Chris: Sure. Cause it must be difficult for someone who’s a listener of a podcast to listen to something that has poor audio for 30, 40 minutes. That’s quite an ask, so it has to be rich, doesn’t it? It has to sound rich and luxurious.
Stu: Absolutely. I mean, it’s a pretty unforgiving medium of how you digest your content, really, because I suppose at least if you’re watching a film, there are so many different things that you can focus on. You can focus on the sound, you can focus on the action on screen, you can focus on the colours, you can focus on various other things, but with podcasts in particular, and I’d be interested to know what the actual statistics are, but a good amount of people or a high percentage of people that do listen to podcasts, I would imagine are using headphones. So it’s in isolation, nine times out of 10, it’s a conversation between two people without anything else to hide the fact that the audio might be bad. So if it’s bad, then you’re going to notice it. And it’s very quick that people say well, I don’t want this intimate feeling of a really bad, low-quality sound in my earphones, and so from there, the minute that you’ve lost that person, and they’ve said I’m not going to listen again, the next time you release something else that might have some really important information that represents your organisation they’ll just say, I don’t want to listen to it because it’s not worth the in inverted commas, “damaging experience to my ears”.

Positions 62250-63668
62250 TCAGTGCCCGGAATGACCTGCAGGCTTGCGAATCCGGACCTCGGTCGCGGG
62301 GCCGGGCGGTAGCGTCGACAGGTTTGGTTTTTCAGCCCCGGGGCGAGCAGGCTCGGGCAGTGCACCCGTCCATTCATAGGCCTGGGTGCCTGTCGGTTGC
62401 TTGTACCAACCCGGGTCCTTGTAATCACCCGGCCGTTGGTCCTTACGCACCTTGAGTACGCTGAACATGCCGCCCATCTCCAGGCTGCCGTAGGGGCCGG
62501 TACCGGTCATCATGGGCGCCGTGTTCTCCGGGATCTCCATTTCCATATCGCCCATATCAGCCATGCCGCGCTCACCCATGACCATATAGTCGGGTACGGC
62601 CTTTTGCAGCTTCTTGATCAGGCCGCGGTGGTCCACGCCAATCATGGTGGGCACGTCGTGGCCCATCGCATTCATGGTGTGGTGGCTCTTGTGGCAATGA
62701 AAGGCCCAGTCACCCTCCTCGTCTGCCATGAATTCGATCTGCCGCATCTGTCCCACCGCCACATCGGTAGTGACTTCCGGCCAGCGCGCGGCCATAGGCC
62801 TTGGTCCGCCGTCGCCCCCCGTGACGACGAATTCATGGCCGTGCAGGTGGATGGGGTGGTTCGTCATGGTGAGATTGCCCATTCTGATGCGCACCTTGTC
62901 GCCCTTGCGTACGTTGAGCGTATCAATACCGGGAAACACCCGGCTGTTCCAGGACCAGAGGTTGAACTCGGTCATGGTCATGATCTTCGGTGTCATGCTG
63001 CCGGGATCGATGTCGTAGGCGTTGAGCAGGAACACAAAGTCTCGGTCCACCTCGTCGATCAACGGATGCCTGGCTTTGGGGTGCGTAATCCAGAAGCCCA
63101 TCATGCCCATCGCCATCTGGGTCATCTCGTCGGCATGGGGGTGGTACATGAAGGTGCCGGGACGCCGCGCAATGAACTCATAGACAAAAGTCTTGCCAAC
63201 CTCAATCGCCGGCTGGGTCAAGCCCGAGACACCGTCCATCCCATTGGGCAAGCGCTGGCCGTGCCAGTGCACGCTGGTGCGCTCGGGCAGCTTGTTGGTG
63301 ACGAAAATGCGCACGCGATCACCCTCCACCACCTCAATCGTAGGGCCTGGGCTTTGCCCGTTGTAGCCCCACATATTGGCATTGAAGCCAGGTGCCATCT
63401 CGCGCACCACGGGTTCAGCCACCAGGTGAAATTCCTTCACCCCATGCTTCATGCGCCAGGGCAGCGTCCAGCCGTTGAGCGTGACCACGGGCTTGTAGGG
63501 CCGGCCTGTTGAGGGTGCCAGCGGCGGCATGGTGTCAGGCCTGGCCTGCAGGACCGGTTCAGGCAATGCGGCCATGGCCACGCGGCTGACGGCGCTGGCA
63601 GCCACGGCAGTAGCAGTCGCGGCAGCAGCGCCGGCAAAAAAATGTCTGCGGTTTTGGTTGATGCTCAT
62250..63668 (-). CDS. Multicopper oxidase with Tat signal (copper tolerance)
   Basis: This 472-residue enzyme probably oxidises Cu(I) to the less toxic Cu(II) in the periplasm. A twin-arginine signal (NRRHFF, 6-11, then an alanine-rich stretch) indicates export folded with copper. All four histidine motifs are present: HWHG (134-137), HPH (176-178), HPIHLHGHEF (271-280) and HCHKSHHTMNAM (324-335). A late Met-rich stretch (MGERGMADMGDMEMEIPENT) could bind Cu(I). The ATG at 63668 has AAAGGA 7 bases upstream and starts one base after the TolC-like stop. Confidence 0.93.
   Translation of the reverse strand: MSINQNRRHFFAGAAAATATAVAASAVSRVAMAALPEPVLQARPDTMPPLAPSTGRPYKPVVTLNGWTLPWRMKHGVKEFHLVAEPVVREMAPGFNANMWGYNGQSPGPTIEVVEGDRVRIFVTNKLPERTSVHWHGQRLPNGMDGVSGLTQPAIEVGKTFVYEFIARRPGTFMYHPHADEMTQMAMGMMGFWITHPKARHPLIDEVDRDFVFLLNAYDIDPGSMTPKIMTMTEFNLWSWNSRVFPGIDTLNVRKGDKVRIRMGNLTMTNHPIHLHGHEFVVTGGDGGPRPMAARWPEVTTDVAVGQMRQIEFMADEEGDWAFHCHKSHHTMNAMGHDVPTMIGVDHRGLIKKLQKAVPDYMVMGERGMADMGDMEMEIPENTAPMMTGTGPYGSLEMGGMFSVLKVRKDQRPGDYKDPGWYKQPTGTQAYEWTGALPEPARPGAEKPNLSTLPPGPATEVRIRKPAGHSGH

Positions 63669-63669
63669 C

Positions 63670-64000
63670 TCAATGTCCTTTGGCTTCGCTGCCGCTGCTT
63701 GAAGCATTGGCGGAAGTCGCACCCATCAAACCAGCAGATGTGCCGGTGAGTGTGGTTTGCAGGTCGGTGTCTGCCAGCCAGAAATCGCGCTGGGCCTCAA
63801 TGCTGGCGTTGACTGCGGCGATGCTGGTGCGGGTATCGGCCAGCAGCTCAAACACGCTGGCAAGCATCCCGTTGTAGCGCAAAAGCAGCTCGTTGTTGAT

Chris: Yeah, no, absolutely. Now you’ve worked with, quite some high profile clients here, then Maserati, Pfizer, BBC, amongst others. What are they using podcasting for? Is it to talk to external audiences or internal, or is it a bit of a mixture of all of them?
Stu: From my experience, it seems that they’re using it in all sorts of capacities. You know, there’s an internal communications world where they have a lot of long-form content, a lot of information that they know people aren’t going to read on their website or in their newsletters that they send out. So they say, okay, we know that people listen to podcasts and a human voice to the messages they want to say, rather than just written word, which might not necessarily feel particularly engaging.